This study evaluated the EORTC questionnaire module for NMIBC. An evidence-driven adaptation of the original scale structure into a revised module with six scales (urinary symptoms, malaise, future worries, bloating and flatulence, sexual function, and male sexual problems) and five single items was undertaken. Testing of the revised module yielded data supporting its clinical, construct, and criterion validity and acceptability of the module to patients (completion rates were high, with minimal missing data). The module was responsive to changes in health over time and was renamed the EORTC QLQ-NMIBC24 to reflect current terminology.
The purpose of measuring PROs in clinical trials alongside standard end points is to generate information to inform patients and their physicians about how treatments affect quality of life  and . This information can supplement clinical outcome data in decision making. While some studies have examined PROs of treatment for BCa, there is a lack of data using condition-specific questionnaire modules  and . Condition-specific measures are available for many cancer sites, and this module will add to the portfolio , , , and .
Although this was a large prospective study, it does have its limitations; primarily, it was performed within a single clinical trial and country. This study used clinical evidence to drive and make small modifications to the scale structure of the questionnaire. Further work examining the additional measurement properties of the questionnaire in other settings is still needed, including assessments of test–retest reliability and other clinical validation (eg, whether the module distinguishes between NMIBC and muscle-invasive disease). It is also necessary to examine the measurement properties of the module in patients with low-risk NMIBC.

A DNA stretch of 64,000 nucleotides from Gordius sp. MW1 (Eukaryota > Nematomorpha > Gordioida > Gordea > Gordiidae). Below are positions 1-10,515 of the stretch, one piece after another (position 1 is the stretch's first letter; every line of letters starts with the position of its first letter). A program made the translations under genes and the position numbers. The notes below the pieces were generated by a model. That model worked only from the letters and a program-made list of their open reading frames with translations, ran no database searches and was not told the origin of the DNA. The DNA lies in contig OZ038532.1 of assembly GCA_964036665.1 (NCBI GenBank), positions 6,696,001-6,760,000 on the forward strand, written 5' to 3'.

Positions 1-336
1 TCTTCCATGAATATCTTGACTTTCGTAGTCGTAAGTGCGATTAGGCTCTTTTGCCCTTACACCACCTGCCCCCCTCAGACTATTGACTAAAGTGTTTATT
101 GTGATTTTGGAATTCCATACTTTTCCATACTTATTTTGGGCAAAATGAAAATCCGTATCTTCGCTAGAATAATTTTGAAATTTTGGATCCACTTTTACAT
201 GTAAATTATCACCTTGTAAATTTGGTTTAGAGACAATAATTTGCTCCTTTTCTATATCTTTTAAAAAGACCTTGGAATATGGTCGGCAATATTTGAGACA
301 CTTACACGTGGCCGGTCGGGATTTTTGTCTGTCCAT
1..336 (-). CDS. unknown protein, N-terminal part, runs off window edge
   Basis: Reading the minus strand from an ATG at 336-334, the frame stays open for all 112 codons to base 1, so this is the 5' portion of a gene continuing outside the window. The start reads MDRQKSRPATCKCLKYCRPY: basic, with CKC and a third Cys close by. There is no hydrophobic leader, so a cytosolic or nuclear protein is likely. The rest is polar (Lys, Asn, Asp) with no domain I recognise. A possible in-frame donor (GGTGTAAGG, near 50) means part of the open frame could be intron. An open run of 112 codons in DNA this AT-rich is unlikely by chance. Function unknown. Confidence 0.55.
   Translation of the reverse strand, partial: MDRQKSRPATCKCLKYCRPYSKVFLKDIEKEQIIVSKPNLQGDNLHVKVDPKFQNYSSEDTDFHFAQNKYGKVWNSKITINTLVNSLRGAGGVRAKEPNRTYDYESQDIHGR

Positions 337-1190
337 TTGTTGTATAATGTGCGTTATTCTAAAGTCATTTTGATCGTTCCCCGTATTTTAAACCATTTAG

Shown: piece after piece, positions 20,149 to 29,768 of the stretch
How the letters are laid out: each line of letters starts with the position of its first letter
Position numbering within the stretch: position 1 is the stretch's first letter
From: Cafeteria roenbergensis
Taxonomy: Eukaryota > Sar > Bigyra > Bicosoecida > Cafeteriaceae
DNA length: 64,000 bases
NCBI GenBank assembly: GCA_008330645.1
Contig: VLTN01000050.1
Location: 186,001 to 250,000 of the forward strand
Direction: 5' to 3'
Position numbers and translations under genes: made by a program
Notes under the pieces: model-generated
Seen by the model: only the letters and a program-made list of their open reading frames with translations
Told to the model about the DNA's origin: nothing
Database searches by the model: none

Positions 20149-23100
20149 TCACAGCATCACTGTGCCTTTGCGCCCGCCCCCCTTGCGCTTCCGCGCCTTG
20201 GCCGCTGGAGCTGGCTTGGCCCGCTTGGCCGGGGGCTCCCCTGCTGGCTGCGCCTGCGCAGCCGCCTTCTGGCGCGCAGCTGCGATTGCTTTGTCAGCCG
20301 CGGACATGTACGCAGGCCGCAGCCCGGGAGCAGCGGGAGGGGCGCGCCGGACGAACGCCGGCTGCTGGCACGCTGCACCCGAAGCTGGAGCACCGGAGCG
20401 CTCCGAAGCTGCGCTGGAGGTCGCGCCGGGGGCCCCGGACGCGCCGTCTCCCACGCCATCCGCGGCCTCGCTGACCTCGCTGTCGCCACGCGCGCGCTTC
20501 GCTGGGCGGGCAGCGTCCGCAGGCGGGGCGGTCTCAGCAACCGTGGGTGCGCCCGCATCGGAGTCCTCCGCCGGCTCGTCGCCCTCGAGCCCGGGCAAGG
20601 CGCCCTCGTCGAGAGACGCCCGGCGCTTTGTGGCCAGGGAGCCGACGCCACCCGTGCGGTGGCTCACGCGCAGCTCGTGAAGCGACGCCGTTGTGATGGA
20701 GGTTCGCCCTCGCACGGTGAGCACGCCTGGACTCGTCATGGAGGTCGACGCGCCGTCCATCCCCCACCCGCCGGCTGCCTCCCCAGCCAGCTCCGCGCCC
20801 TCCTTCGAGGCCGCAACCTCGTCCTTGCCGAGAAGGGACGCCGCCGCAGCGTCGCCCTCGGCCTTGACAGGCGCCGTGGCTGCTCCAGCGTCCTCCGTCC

There were very few problems with missing questionnaires, indicating that the module is acceptable for patients in a clinical trial. There were, however, more missing data for the items addressing sexual function. Health-related quality-of-life issues related to sexual function are assessed in a number of EORTC modules, and work is ongoing to develop a unified and comprehensive approach to assessing sexual issues in trials in oncology.
This study used an evidence-driven approach to adapt the scale structure of the EORTC module for NMIBC and explored its psychometric properties in a cohort of UK patients. Further testing in an international setting is still needed.
The revised module has well-defined scales and items, is acceptable for patients, and has encouraging psychometric properties. The questionnaires may be obtained by contacting the EORTC Quality of Life Department  . It is recommended that the module be used as a supplement to the QLQ-C30 in clinical trials to assess PROs in patients with NMIBC.
Author contributions: Jane M. Blazeby had full access to all the data in the study and takes responsibility for the integrity of the data and the accuracy of the data analysis.
Study concept and design: Blazeby, Fayers, Hall.
Acquisition of data: Kelly, Hall, Lloyd, Waters.
Analysis and interpretation of data: Blazeby, Fayers, Hall, Aaronson, Kelly.
Drafting of the manuscript: Blazeby, Fayers, Hall, Aaronson, Kelly.
Critical revision of the manuscript for important intellectual content: Blazeby, Fayers, Aaronson.
Statistical analysis: Fayers.
Obtaining funding: Hall, Blazeby, Kelly.
Administrative, technical, or material support: Blazeby.
Supervision: Blazeby, Fayers.
Other (specify): None.
Financial disclosures: Jane M. Blazeby certifies that all conflicts of interest, including specific financial interests and relationships and affiliations relevant to the subject matter or materials discussed in the manuscript (eg, employment/affiliation, grants or funding, consultancies, honoraria, stock ownership or options, expert testimony, royalties, or patents filed, received, or pending), are the following: Jane M. Blazeby received funding from the MRC ConDuCT Hub for trials methodology research. John D. Kelly received funding from the UCLH Biomedical Research Centre. John D. Kelly is the chief investigator and Emma Hall is the senior statistician for the investigator-initiated BOXIT sponsored by the Institute of Cancer Research and funded by Cancer Research UK (CRUK/07/004; C8262/A5669; C1491/A9895) and educational grants from Kyowa Hakko UK and Cambridge Laboratories.
Funding/Support and role of the sponsor: Trial recruitment was facilitated within centres by the National Institute for Health Research Cancer Research Network. Pfizer provided study medication free of charge within the BOXIT trial.